Free Materials For Teachers

Image©2010 ABS Your First Web Page
Preparation Is The Key!

Have you been toying with the idea of setting up a web page? Aren’t sure where to start? Recently I gave a workshop for a group that needed to set up professional-looking web pages but doubted that they had the technical know-how to do it. They also wanted to get it done quickly.

To help them, I developed a set of step-by-step instructions for doing your first web page using Google Sites®, and some additional tips on web safety, copyright, digital photos, and other web-related issues.

I chose Google Sites as a platform because they are free and yet offer just about all the options you will ever need. After the workshop, I revised and improved all the materials, including the suggestions I received from my guinea pigs. Now it’s time to share this information with you!

Quick Start Tutorial
The Google Sites tutorial, Web Page Quick Start, has screen shots to walk you through obtaining and naming the site, and an overview of the procedures for adding basic elements. It includes ways to format information on the page, choosing the appearance of both the page background and the text, positioning text and photos where you want them, and creating headers and captions.

It also points out some more advanced options, such as adding attachments, allowing comments, and linking to YouTube® videos. That last option would be a great way to illustrate teaching strategies!

Really Basic Web Savvy
But what if you’re really starting from square one, and feel a bit overwhelmed by all the jargon? It certainly helps to understand exactly what a web site is before trying to build one.

To give you that basic background information, I also made a short slideshow to download in PDF format. This could be presented onscreen before a group, or printed out as a reference. It explains terms such as browser, domain, html, and more, and gives you a checklist of what to get ready before actually tackling setting up the page.

Photo Tips
Photos are so much a part of most web pages that you’ll also want to take a look at a previous post, Pixels and Megapixels, Oh My! that focused on preparing digital photos for activities. Everything in that post also applies to preparing photos for a web page, especially file size considerations. For example, the file size of the photos determines how fast your page will load.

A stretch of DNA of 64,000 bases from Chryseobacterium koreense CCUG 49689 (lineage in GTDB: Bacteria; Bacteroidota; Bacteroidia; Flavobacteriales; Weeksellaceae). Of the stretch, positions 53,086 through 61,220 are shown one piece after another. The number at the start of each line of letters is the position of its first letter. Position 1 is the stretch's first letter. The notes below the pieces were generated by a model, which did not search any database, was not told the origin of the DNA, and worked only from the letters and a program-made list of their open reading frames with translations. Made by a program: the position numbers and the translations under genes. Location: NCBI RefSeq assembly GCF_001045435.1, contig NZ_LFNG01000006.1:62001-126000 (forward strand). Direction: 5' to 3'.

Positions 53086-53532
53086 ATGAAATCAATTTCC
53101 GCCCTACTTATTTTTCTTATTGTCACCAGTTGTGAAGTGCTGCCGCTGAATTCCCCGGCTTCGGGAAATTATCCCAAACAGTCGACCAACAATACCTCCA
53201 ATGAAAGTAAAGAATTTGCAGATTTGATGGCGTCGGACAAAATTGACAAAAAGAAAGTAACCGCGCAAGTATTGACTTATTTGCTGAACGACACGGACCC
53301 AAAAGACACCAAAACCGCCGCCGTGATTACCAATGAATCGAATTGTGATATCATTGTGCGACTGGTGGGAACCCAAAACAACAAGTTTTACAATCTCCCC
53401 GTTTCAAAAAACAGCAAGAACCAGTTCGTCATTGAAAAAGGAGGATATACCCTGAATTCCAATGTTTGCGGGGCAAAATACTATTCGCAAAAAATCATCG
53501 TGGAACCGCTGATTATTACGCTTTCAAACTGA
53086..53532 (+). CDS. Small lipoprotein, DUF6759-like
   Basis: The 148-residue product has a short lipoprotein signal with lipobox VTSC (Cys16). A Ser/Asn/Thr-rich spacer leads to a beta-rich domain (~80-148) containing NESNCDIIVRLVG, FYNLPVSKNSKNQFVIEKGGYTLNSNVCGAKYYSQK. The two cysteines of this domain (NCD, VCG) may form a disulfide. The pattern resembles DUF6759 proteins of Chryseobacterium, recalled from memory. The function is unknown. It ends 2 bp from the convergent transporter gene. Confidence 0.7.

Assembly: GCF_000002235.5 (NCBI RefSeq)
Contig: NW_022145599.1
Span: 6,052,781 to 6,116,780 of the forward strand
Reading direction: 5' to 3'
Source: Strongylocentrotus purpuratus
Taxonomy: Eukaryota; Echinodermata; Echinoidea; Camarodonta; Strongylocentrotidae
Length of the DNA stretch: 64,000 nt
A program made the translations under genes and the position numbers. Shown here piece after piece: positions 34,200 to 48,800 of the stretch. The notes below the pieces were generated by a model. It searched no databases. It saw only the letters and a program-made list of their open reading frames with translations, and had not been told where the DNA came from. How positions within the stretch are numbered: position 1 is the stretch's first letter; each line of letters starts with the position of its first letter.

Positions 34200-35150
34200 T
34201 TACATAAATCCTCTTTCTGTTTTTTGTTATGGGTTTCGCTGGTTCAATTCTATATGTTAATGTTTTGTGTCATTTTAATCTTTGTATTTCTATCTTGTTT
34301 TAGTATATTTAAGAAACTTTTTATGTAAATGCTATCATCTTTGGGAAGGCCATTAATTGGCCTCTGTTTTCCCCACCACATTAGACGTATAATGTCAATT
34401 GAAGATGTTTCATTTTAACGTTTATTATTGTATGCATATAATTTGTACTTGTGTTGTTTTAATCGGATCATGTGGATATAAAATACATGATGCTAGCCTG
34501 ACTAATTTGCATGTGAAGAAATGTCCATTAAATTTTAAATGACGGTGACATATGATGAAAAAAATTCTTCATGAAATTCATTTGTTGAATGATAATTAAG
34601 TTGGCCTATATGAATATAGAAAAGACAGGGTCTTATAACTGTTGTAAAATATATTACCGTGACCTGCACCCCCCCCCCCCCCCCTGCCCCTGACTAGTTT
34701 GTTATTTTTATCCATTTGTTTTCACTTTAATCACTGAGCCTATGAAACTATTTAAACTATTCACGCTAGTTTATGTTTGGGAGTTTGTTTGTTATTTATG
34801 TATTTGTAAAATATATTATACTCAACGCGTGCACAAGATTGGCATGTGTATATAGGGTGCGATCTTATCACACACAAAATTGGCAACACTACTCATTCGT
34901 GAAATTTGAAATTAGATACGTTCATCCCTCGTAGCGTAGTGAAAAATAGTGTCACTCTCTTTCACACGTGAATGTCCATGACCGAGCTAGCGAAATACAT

Attach Handouts For Download
How might you use your web site? You could use it to offer consulting and workshop services, or to provide materials for download. For example, you might have handouts from a presentation on your page, free for people to download or view.

It’s getting expensive to carry piles of handouts in a suitcase. Setting them up for download from your site is a good alternative. Another advantage: since everything you post stays there, people can go back to the site to view or download materials whenever they need the information.

The Google Sites Attachments option makes it easy to upload documents in PDF format, and View and Download buttons are added automatically. Also, Google Sites lets you restrict page access and/or the ability to post comments to a specific list of people. You could set up a page as an online course that people would pay you to access, or restrict it to a list of collaborators in order to protect your site from spam comments.

Web Safety
To use the web, whether or not you build a web site, you do need to know about spam, phishing sites, and other hazards. I’ve created a PDF file you can download from this page called Safety First that addresses many of these concerns. Also take a look at the No Phishing post, which I’ve updated to include several new resources.

Student Projects
Another suggestion: Use the process of building a Google Site to teach students about the internet. Use the First Web Page slideshow as a fun and informative introduction! Then let students experiment with building a site. The finished site might be for a school club, or to show off a class project.